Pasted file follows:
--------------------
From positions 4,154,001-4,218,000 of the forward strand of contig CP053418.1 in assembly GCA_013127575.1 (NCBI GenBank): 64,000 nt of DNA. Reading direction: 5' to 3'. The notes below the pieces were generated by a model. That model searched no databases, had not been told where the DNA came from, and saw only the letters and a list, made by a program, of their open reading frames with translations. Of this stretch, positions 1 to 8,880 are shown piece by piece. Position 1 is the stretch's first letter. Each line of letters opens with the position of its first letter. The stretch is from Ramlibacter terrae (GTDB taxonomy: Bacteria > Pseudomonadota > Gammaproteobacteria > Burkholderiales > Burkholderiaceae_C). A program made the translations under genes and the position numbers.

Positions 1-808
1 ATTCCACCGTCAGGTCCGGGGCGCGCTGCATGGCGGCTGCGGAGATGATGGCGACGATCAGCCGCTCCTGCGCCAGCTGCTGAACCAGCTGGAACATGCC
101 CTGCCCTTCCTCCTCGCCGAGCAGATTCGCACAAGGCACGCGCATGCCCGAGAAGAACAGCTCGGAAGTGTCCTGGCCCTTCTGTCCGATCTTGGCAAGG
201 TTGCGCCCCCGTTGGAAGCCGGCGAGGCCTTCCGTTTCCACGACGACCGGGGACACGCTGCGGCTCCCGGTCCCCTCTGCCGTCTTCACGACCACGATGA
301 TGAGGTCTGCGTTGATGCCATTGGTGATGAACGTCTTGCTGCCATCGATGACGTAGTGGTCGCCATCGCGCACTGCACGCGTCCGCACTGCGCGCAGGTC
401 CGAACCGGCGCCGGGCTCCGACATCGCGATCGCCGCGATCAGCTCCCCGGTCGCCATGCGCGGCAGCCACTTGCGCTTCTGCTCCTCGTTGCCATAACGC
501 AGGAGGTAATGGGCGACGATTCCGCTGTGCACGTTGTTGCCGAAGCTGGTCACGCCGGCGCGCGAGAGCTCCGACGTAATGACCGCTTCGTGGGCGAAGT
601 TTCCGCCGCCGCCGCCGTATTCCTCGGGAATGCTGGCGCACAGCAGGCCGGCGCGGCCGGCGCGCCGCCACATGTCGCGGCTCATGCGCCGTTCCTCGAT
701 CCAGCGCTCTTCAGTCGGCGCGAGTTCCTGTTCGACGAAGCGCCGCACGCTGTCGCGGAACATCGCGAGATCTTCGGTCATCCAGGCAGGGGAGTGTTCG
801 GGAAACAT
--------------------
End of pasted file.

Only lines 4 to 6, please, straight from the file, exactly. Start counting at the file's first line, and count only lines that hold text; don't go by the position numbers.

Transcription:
101 CTGCCCTTCCTCCTCGCCGAGCAGATTCGCACAAGGCACGCGCATGCCCGAGAAGAACAGCTCGGAAGTGTCCTGGCCCTTCTGTCCGATCTTGGCAAGG
201 TTGCGCCCCCGTTGGAAGCCGGCGAGGCCTTCCGTTTCCACGACGACCGGGGACACGCTGCGGCTCCCGGTCCCCTCTGCCGTCTTCACGACCACGATGA
301 TGAGGTCTGCGTTGATGCCATTGGTGATGAACGTCTTGCTGCCATCGATGACGTAGTGGTCGCCATCGCGCACTGCACGCGTCCGCACTGCGCGCAGGTC